Friday, October 17, 2014

Why Nations (and organizations) Fail: Self-Serving Elites

For those who doubt that America is ruled by a narrow elite: three charts.

The book Why Nations Fail: The Origins of Power, Prosperity, and Poverty neatly summarizes why nations fail in a few lines:

(A nation) is poor precisely because it has been ruled by a narrow elite that has organized society for their own benefit at the expense of the vast mass of people. Political power has been narrowly concentrated, and has been used to create great wealth for those who possess it.

Sound like any countries you know?Perhaps we should flip this question around and ask: how many nations don'tfit this profile?

I submit that this dynamic of failure--the concentrated power and wealth of self-serving elites-- is scale-invariant, meaning that it is equally true of communities, towns, cities, states, nations and empires alike: all fail when they're run for the benefit of a narrow elite.

There is a bitter irony in the ease with which American pundits discern this dynamic in developing-world kleptocracies while ignoring the same dynamic in America. One would imagine it would be easier to see the elites-inevitably-cause-failure in one's home country, but the pundits by and large are members of the Clerisy Upper Caste, well-paid functionaries, apparatchiks, lackeys, factotums, toadies, sycophants and apologists for the very elites that are leading America down the path of systemic failure as the ontological consequence of their self-serving consolidation of wealth and power.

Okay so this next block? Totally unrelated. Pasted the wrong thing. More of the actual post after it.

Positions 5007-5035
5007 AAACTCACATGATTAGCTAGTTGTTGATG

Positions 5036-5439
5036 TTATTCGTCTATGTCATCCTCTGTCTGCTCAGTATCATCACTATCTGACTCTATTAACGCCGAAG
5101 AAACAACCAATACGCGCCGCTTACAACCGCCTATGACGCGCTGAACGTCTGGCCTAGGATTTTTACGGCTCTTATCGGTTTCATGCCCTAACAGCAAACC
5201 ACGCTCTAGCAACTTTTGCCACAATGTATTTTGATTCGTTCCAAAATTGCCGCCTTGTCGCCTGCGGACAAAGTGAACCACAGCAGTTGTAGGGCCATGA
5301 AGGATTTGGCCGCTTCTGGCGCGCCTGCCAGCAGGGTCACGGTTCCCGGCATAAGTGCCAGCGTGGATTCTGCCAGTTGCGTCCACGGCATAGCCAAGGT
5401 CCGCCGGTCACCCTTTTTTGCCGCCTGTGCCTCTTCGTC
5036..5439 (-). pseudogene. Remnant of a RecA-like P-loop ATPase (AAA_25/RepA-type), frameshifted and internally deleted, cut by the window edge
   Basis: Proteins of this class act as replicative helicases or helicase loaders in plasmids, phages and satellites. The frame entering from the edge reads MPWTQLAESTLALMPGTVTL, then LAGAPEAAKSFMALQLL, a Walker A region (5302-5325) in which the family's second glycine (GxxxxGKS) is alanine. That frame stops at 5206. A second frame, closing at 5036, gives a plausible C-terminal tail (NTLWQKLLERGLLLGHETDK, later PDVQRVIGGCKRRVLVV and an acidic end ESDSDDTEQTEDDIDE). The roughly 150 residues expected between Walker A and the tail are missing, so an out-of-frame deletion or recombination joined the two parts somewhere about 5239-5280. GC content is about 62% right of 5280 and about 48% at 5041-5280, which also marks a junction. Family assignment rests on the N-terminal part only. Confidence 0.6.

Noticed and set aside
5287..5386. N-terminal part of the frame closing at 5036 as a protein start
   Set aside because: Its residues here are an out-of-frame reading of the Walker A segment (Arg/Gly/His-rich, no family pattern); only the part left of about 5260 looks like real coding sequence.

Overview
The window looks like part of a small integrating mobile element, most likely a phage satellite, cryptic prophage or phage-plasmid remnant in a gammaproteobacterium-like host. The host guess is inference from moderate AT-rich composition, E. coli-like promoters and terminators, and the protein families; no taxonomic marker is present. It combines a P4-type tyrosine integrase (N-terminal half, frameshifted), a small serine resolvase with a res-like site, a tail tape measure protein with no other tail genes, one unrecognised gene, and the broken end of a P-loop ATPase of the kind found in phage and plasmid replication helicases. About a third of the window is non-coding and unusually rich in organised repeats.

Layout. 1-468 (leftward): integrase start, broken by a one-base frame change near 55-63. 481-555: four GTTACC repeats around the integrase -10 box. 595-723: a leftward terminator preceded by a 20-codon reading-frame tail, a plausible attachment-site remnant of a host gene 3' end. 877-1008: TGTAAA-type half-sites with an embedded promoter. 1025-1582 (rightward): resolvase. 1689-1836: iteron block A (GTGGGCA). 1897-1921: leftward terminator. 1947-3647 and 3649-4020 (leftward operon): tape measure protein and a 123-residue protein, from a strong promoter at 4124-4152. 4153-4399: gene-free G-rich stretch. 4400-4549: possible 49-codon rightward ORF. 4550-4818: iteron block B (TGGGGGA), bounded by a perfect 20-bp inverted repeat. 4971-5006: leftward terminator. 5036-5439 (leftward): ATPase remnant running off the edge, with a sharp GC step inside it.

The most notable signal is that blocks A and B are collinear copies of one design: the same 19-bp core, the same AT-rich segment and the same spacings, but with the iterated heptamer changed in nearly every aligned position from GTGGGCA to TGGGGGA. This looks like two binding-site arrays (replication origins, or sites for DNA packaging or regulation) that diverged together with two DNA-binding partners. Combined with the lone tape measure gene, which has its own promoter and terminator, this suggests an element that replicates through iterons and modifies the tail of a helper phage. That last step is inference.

For those who doubt that America is ruled by a narrow elite: I don't have charts for standard-issue third-world kleptocracies, but I doubt the concentration of wealth and political power is much more extreme than in America:

In a simulacrum democracy where the highest bidders control the state, who do you think can readily buy political power?

And the policies of the elites have really spread the prosperity around in the past few years(sarcasm-off):

What's truly interesting about the authors' exhaustive survey of the inevitability of failure in elite-dominated nations is how cities dominated by narrow elites fail, states controlled by narrow elites fail, and indeed, any organization that serves the interests of a few at the expense of the many fails for the same reasons.

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